• Several randomized controlled studies showing that Vitamin D supplementation reduced inflammatory biochemical markers.*
  • Three early randomized Covid studies showing ICU admissions were reduced in patients who started Vitamin D on admission to hospital.

Seheult indicates that Vitamin D toxicity (manifested by hypercalcemia) is extremely rare except in patients with sarcoid and other granulomatous conditions or kidney failure.

People who don’t get enough Vitamin D from the sun (ie who are over 70, have dark skin or live too far from the equator) need a daily Vitamin D dose of 2,000-5,000 to avoid because deficient. People who are overweight need 1 1/2 times as much, while those who are obese should triple the dose.

Dr Fauci takes Vitamin D supplements.


*Another finding of these studies is the remarkable similarity between biochemical inflammatory markers found in Vitamin D deficiency and those found in Covid 19. Seheult also finds it significant that patient populations prone to high Covid mortality (dark skinned people, the obese and the elderly) are the same as those prone to Vitamin D deficiency.

Medicalizing the Menstrual Cycle

pmd

I have blogged previously (see Menopause: Made in the USA) about the negative effects of the “corporatization” of health care in the US. “Disease mongering” is a particularly nasty one. This occurs when pharmaceutical companies “medicalize” common conditions in order to market drugs that supposedly treat them.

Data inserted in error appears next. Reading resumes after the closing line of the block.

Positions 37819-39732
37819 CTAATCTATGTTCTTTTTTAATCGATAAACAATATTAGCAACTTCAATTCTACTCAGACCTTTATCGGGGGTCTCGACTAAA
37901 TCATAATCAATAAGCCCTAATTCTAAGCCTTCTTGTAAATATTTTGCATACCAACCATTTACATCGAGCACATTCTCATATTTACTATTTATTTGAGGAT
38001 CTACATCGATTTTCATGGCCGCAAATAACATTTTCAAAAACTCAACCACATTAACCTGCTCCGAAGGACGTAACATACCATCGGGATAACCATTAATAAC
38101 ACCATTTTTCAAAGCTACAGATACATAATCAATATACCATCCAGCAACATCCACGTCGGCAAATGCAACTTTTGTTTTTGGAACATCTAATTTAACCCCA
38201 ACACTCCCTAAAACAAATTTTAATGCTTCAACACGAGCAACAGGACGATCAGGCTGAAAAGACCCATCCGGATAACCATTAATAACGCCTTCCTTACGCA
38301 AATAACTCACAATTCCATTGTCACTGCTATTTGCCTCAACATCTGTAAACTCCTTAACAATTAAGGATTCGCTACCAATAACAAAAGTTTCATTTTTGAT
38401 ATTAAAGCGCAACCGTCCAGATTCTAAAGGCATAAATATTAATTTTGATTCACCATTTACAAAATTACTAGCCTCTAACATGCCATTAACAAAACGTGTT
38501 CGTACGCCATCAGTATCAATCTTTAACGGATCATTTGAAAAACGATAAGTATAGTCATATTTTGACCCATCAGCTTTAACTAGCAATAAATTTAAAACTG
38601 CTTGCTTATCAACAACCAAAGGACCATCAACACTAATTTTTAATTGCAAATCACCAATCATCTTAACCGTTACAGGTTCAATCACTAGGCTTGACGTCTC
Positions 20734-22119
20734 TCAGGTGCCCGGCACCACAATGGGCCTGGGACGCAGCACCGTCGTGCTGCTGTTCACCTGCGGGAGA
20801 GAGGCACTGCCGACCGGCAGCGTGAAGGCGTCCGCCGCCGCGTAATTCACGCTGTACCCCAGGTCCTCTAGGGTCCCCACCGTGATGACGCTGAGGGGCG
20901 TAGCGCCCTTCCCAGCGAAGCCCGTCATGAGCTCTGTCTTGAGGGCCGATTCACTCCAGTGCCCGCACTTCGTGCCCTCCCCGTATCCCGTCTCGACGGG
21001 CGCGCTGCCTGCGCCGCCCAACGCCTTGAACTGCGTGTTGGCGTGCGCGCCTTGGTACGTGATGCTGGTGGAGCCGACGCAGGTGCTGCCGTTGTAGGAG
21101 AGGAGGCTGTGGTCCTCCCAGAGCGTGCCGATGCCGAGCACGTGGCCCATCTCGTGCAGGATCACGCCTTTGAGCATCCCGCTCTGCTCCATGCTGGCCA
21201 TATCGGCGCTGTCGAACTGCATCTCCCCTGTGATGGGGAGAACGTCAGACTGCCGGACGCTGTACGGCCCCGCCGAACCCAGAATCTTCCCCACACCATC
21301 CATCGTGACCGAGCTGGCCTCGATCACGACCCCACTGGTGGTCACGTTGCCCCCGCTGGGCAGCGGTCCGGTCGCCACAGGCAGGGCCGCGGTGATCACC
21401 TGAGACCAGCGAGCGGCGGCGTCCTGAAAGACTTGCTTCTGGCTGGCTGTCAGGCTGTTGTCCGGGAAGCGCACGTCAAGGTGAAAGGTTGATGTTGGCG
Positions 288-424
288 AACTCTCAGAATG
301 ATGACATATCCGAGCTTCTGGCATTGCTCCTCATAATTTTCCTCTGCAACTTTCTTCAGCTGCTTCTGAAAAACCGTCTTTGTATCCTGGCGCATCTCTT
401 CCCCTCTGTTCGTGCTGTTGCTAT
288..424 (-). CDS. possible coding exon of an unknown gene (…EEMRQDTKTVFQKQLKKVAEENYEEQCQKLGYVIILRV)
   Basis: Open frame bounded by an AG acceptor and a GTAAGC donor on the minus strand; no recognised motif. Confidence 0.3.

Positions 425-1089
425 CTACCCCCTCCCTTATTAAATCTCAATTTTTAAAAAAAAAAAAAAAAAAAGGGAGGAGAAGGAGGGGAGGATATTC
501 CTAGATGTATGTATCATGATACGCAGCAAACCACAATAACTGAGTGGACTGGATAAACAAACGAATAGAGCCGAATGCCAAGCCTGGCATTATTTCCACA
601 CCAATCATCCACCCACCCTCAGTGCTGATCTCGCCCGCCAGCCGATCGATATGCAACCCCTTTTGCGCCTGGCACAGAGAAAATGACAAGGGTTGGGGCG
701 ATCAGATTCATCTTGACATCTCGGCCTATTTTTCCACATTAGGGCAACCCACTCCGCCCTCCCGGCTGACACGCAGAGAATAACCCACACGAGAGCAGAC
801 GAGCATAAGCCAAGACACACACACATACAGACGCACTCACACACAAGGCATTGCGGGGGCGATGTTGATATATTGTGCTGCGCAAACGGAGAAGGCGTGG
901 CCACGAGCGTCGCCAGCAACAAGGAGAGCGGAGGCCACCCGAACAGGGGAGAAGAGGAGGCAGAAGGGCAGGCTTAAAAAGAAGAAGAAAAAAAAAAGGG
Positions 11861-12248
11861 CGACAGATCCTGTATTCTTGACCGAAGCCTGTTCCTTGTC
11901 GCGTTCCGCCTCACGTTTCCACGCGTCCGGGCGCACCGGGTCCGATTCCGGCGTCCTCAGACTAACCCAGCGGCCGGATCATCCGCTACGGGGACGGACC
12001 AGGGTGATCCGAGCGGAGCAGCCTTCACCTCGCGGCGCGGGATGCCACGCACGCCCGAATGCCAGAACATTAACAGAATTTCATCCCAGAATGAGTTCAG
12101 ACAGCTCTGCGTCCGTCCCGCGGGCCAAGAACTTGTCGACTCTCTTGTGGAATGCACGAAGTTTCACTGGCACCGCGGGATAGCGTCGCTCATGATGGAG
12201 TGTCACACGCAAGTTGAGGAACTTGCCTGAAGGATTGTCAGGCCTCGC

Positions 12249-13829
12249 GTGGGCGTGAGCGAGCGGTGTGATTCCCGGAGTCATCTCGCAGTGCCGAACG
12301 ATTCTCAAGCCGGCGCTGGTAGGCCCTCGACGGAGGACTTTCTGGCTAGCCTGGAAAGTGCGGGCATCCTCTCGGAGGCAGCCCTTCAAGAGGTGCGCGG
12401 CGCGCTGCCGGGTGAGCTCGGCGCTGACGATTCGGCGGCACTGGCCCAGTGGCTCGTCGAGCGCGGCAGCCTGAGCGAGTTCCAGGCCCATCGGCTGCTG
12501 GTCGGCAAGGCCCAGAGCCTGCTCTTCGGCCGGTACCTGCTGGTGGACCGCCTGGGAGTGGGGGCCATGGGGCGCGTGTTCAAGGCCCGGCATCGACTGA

Thanks to skillful marketing, Eli Lilly has turned premenstrual syndrome (PMS) into a profit-making commodity nearly as lucrative as menopause and “childhood bipolar disorder” (see Drug Companies: Killing Kids for Profit).

In 1994, the American Psychiatric Association (APA) included premenstrual dysphoric disorder (PMDD) in their diagnostic manual “as a possible mental disorder requiring more research.” They have continued the diagnosis in DSM V. Although DSM IV lists PMDD as a strictly “research” diagnosis, Eli Lilly immediately seized on it as a genuine disorder and devised a marketing strategy to profit from it.

The Difference Between PMS and PMDD

Approximately 80-90% of women worldwide report physical and emotional changes in the 7-10 days prior to the onset of menstruation. For most women, these consist of minor physical changes similar to those of early pregnancy (water retention, breast swelling and tenderness and abdominal bloating).